Psychological theories of memory posit that when people recall a past event, they not only recover the features of the event itself, but also recover information associated with other events that occurred nearby in time. The events surrounding a target event, and the thoughts they evoke, may be considered to represent a context for the target event, helping to distinguish that event from similar events experienced at different times. The ability to reinstate this contextual information during memory search has been considered a hallmark of episodic, or event-based, memory. We sought to determine whether context reinstatement may be observed in electrical signals recorded from the human brain during episodic recall. Analyzing electrocorticographic recordings taken as 69 neurosurgical patients studied and recalled lists of words, we uncovered a neural signature of context reinstatement. Upon recalling a studied item, we found that the recorded patterns of brain activity were not only similar to the patterns observed when the item was studied, but were also similar to the patterns observed during study of neighboring list items, with similarity decreasing reliably with positional distance. The degree to which individual patients displayed this neural signature of context reinstatement was correlated with their tendency to recall neighboring list items successively. These effects were particularly strong in temporal lobe recordings. Our findings show that recalling a past event evokes a neural signature of the temporal context in which the event occurred, thus pointing to a neural basis for episodic memory.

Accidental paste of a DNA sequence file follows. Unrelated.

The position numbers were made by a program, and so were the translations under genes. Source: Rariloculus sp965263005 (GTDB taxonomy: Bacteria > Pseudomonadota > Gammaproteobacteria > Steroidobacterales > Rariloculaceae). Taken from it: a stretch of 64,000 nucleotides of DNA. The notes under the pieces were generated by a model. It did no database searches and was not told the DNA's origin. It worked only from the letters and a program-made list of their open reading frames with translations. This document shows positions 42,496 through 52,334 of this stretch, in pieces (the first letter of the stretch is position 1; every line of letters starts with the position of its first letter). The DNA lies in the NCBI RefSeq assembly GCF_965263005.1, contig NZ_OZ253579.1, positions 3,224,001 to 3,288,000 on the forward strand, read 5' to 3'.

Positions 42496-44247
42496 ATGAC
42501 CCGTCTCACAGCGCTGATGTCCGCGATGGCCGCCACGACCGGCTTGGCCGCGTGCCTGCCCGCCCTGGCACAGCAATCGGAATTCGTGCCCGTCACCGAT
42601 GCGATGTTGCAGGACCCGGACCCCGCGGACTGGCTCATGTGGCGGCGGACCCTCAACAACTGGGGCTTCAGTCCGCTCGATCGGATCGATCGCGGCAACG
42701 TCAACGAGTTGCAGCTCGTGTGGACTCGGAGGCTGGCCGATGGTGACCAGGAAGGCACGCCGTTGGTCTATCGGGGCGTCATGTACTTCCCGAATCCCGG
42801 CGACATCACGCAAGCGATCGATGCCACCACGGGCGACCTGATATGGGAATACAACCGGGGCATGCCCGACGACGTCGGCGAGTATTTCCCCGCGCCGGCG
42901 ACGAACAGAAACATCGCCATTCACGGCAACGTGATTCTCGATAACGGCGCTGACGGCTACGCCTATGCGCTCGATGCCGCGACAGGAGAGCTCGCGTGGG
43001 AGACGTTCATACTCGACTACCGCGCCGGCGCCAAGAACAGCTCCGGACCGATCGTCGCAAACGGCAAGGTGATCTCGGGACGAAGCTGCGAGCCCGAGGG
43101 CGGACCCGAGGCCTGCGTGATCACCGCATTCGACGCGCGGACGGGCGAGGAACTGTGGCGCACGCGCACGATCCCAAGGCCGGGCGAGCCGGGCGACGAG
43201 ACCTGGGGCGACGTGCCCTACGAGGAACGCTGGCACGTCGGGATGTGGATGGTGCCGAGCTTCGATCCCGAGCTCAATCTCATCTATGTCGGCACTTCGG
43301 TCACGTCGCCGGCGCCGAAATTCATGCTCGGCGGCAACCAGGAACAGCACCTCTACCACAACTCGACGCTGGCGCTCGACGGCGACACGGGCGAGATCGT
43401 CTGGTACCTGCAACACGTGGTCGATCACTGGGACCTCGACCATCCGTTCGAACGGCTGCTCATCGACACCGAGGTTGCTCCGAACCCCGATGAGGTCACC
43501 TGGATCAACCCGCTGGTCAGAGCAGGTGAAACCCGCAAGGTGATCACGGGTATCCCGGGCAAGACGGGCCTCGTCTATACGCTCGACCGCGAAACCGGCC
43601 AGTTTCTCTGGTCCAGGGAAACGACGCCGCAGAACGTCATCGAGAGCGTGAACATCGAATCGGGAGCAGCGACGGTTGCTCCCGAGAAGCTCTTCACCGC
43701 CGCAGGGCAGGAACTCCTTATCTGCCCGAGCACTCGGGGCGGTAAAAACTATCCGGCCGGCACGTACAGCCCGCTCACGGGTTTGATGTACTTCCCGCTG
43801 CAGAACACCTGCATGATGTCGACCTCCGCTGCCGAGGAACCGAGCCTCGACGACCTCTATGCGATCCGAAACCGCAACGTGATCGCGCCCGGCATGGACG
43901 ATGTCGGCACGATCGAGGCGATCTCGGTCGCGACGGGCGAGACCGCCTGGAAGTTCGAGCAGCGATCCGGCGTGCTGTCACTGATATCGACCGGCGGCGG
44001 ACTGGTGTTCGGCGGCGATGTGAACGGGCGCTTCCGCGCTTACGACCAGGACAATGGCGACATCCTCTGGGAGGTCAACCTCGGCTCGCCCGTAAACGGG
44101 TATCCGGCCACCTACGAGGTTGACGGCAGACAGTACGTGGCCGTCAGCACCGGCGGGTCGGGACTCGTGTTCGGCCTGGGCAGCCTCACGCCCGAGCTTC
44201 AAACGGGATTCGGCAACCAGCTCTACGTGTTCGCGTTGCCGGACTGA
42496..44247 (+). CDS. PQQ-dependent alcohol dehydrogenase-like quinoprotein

Evidence for context reinstatement in the temporal lobe. (A) Each dot marks the location of a single electrode from our dataset in Montreal Neurological Institute space. We divided our dataset into four regions of interest: temporal lobe (blue, 1,815 electrodes), frontal lobe (red, 1,737 electrodes), parietal lobe (yellow, 512 electrodes), and occipital lobe (green, 138 electrodes).
Wednesday, July 13, 2011
Watching contextual memories
Our memories from a particular time and place are linked together (recall Proust's Madeleine cookie) and referred to as contextual memory. Benedict Carey points to an elegant study by Manning et al. that has studied 69 neurosurgical patients who were implanted with subdural electrode arrays and depth electrodes during treatment for drug-resistant epilepsy. As electrocorticographic (ECoG) signals were recorded, the patients volunteered to participate in a free recall memory experiment, in which they studied lists of common nouns and then attempted to recall them verbally in any order following a brief delay. Their results suggest that memory is like a streaming video that is bookmarked, both consciously and subconsciously. New memories of even abstract facts are encoded in brain-cell firing sequences that also contains information about what else was happening during and just before the memory was formed. Here is their abstract, followed by a striking figure from the paper: